[t]he draft Constitution muddies distinction between the royal, executive and legislative functions of the King, potentially at the expense of the promotion of the rule of law which is an expressed aim in the Preamble.
This argument still holds under the final Constitution.
One main problem encountered in Dicey's interpretation of the rule of law is that, no matter how unjust or unfair the 'law' can be, both the government and the governed must strictly adhere to it. Having a law in place does not necessarily mean that the law will protect the rights of the governed; neither does it mean that the government's actions will be legitimate for the simple reason that it is prescribed in the law. A constitution with a bill of rights guaranteeing human rights and freedoms, which Dicey disapproves of, is today seen as the best approach to instilling a culture of democracy within a society. In fact, a bill of rights is only workable if it is juscticiable. Justiciability goes beyond the enforcement of the provisions of a bill of rights. It requires state organs, including the King in the case of Swaziland, to refrain from interfering with the courts in the pursuit of upholding the rights provided therein. This approach is also related to the principle of constitutionalism,  as government's limitation should be guided by a constitution providing for the principle of separation of powers together with a respect for human rights and freedoms, the latter being enshrined in a bill of rights.
According to the Declaration of Delhi, the International Commission of Jurists recognised that the rule of law is a dynamic concept for the expansion and fulfilment of which jurists are primarily responsible and which should be employed, not only to safeguard and advance the civil and political rights of the individual in a free society, but also to establish social, economic, educational and cultural conditions under which his legitimate aspirations and dignity may be realised.  The rule of law is described by Li as 'a condition of government in which the supremacy of democratically made laws, equality before law, procedural justice and effective constraints on government arbitrariness all exist'.  From this, it may be argued that only a government which embodies democratic principles can respect the rule of law. Li further states that one core meaning of the rule of law is 'limitation', that is, the law has to place certain limits on what the government can do and prescribe how the government conducts its business.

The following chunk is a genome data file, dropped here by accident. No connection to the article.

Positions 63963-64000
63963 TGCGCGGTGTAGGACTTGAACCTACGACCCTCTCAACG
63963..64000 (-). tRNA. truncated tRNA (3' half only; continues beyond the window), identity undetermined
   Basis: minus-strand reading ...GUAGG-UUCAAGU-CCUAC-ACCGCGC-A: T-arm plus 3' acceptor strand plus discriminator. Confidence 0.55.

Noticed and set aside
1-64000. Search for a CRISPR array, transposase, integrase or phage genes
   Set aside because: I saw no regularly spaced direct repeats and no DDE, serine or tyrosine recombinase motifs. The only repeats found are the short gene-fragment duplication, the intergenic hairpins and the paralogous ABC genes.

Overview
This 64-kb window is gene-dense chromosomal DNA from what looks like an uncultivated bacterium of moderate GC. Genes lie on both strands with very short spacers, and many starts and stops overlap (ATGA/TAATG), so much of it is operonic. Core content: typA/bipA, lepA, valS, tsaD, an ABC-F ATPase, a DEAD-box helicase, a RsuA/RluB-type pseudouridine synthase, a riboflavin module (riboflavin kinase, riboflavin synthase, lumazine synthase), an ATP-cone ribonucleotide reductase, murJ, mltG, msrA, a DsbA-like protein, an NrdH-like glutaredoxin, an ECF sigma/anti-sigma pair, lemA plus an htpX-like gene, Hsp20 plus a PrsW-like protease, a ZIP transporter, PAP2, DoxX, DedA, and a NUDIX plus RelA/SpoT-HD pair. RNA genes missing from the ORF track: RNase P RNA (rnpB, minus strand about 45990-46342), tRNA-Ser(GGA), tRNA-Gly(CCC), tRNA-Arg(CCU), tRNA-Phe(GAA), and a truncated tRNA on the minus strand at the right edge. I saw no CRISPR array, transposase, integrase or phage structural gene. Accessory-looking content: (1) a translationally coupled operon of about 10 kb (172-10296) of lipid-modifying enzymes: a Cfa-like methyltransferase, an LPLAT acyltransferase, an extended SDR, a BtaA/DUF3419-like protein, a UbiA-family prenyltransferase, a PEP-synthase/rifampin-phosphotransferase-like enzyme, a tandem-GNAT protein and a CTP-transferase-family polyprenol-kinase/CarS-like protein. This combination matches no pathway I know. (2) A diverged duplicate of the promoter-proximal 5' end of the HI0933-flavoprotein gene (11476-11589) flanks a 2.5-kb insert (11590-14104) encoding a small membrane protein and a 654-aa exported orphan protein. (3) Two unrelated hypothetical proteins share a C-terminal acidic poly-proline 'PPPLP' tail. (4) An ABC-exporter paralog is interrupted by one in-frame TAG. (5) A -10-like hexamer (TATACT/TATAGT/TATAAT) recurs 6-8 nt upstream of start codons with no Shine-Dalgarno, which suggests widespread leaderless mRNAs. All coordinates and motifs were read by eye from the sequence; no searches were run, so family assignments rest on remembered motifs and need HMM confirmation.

This 'limitation' is only found where the principle of constitutionalism is upheld, constitutionalism being a 'system of institutional arrangements designed to empower and limit the government, at the same time forming an institutional foundation for the rule of law'. Li argues that the only time-tested way for the rule of law to be respected is in a constitutional structure that includes separation of powers, checks and balances and judicial independence.  The separation of powers, checks and balances and judicial independence should not only be worth the paper upon which they are stipulated, but should for practical purposes be essential in the smooth functioning of an open society based upon human rights and a respect for the rule of law.
In this context, the rule of law should be seen as a state's application and adherence to the law in accordance with international human rights law. While the law is to be applied by the government, both the government and the governed must adhere to the law. The greater responsibility lies with the government, because the governed are more vulnerable to any abuse of power. Even a greater responsibility lies with the King who is, as experience taught us, prone to the exercise of power beyond what is within 'acceptable limitations' in a democratic state. Ideally, any law applied by the government and adhered to by the governed, should be in accordance with international human rights law. This is one of the reasons for ratifying and acceding to international human rights instruments.
This brings this discussion to the question as to the nature of human rights law. The starting point would be an understanding of the meaning of human rights before venturing into its 'law' component.
8. Human rights
Piechowiak argues that, in the most general sense, human rights are understood as rights which belong to any individual as a consequence of being human, independently of acts of the law.  In this sense, Piechowiak argues that the enjoyment of human rights is independent of the law. This view, however, is impractical because it ignores the fact that law is the best means by which human rights can be enforced. Hence we have a plethora of human rights instruments comprising what is today known as human rights law. Making human rights a law adds a binding effect to a respect of human rights.
In Swaziland, there is a misconception that any human rights advocacy is contrary to Swazi culture. This is evidenced by the authorities' hostile attitude to the culture of human rights, which has become the contemporary phenomenon. It is for this reason that the Preamble to the Constitution talks of a need 'to blend the good institutions of traditional law and custom with those of an open and democratic society so as to promote transparency and the social, economic and cultural development of our nation'.